Our Call: Rallo shows the benefits of the business of corruption

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Editorial

Businessman John Rallo was given 17 months in prison last week by U.S. District Judge Richard Webber — not a light sentence, certainly, but not enough for the crimes Rallo committed either.

For his central role in ripping off all 1 million St. Louis County citizens to benefit his bank account, Rallo got only two months more in prison than former County Executive Steve Stenger’s Chief of Staff Bill Miller, who didn’t have anything to do with the schemes at the center of the case.

We may be able to attribute that sentencing disparity to Rallo’s apparent cooperation with federal authorities to bring down Stenger. But that ignores the reality that for the crimes outlined in Stenger’s federal indictment, Rallo was the instigator, constantly pestering Stenger about his county contracts just after sending a campaign donation.

Without Rallo’s trail of text messages, authorities may never have caught Stenger dead to rights.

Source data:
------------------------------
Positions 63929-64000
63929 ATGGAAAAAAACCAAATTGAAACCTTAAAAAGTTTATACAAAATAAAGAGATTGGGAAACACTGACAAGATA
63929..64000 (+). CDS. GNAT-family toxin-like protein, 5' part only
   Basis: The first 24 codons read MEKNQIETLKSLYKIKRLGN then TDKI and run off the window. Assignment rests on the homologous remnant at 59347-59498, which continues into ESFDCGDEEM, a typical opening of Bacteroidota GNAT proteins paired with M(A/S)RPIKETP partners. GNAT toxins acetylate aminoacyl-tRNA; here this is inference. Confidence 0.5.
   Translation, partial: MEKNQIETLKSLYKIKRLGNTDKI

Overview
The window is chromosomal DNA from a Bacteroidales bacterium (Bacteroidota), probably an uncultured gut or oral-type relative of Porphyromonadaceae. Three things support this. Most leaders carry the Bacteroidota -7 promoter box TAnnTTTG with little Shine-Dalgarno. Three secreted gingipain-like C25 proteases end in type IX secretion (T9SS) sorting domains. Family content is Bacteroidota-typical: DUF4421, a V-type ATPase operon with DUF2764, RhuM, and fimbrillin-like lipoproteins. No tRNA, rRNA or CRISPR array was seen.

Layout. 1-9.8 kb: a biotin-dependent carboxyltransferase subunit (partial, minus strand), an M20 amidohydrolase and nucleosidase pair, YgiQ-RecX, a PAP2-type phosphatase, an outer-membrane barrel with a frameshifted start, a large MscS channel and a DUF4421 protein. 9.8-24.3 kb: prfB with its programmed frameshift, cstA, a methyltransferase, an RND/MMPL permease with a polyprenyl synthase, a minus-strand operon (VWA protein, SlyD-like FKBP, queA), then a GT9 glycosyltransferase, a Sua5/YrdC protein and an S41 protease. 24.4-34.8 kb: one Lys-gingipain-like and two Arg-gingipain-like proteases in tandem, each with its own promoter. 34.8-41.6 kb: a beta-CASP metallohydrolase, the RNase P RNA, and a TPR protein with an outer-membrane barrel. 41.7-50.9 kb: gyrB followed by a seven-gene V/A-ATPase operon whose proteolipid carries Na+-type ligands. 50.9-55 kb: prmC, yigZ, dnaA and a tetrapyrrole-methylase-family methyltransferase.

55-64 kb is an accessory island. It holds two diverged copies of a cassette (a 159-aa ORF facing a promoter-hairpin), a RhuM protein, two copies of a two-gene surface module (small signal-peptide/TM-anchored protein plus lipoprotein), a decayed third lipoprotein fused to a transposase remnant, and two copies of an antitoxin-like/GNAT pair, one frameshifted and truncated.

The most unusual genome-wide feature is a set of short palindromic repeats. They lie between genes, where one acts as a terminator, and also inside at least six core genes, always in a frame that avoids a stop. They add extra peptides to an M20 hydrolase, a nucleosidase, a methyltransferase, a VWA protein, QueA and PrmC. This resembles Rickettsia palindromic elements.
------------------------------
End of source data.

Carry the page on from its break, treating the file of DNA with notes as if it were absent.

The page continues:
But just because a criminal is dumb enough to outline his crimes in text messages, should that really give him a lighter sentence? In court last week, Rallo presented himself as a family man who got caught up in a scheme for which he is sorry and now wants to move on.

He has suffered greatly, he says: His businesses failed due to publicity from this case, and his total net worth is $77,000 in the red. His attorney John Rogers noted that Rallo’s parents had been confronted in church by fellow parishioners about their son’s crimes, and his 11-year-old son — also named John Rallo — has Googled his own name and seen the media coverage of the case, which Rallo believes is unfair to him.

If Rallo had knocked off a gas station for $1,300, we could easily imagine him getting a tougher sentence.

But steal $130,000 from a million county citizens in a white-collar fashion? Remember that Rallo is the only person who financially benefited from this corruption scheme. He took a $130,000 fake marketing contract from the county and pocketed the money, giving $10,000 to Montel Williams for a column that misspelled Stenger’s name. But Stenger paid back that $130,000 in restitution, so Rallo didn’t have to.

Since Rallo’s net worth is in the red, presumably he already cashed that check long ago. And he should have to spend more time in prison for it.

Otherwise, this is just another case in which crime truly does pay.